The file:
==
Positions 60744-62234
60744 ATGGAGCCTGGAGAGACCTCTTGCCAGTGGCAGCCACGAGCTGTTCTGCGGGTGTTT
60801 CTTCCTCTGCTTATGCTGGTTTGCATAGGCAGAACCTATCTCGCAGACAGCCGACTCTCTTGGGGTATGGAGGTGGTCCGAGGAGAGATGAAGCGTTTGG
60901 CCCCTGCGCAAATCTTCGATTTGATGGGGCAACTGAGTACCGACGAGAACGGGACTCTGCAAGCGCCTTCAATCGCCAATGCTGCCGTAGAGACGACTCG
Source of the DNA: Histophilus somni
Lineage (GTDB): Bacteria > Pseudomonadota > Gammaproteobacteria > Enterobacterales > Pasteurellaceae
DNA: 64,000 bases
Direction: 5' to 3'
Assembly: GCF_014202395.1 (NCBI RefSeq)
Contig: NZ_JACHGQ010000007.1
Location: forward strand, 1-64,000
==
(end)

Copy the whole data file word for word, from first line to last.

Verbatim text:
Positions 60744-62234
60744 ATGGAGCCTGGAGAGACCTCTTGCCAGTGGCAGCCACGAGCTGTTCTGCGGGTGTTT
60801 CTTCCTCTGCTTATGCTGGTTTGCATAGGCAGAACCTATCTCGCAGACAGCCGACTCTCTTGGGGTATGGAGGTGGTCCGAGGAGAGATGAAGCGTTTGG
60901 CCCCTGCGCAAATCTTCGATTTGATGGGGCAACTGAGTACCGACGAGAACGGGACTCTGCAAGCGCCTTCAATCGCCAATGCTGCCGTAGAGACGACTCG
Source of the DNA: Histophilus somni
Lineage (GTDB): Bacteria > Pseudomonadota > Gammaproteobacteria > Enterobacterales > Pasteurellaceae
DNA: 64,000 bases
Direction: 5' to 3'
Assembly: GCF_014202395.1 (NCBI RefSeq)
Contig: NZ_JACHGQ010000007.1
Location: forward strand, 1-64,000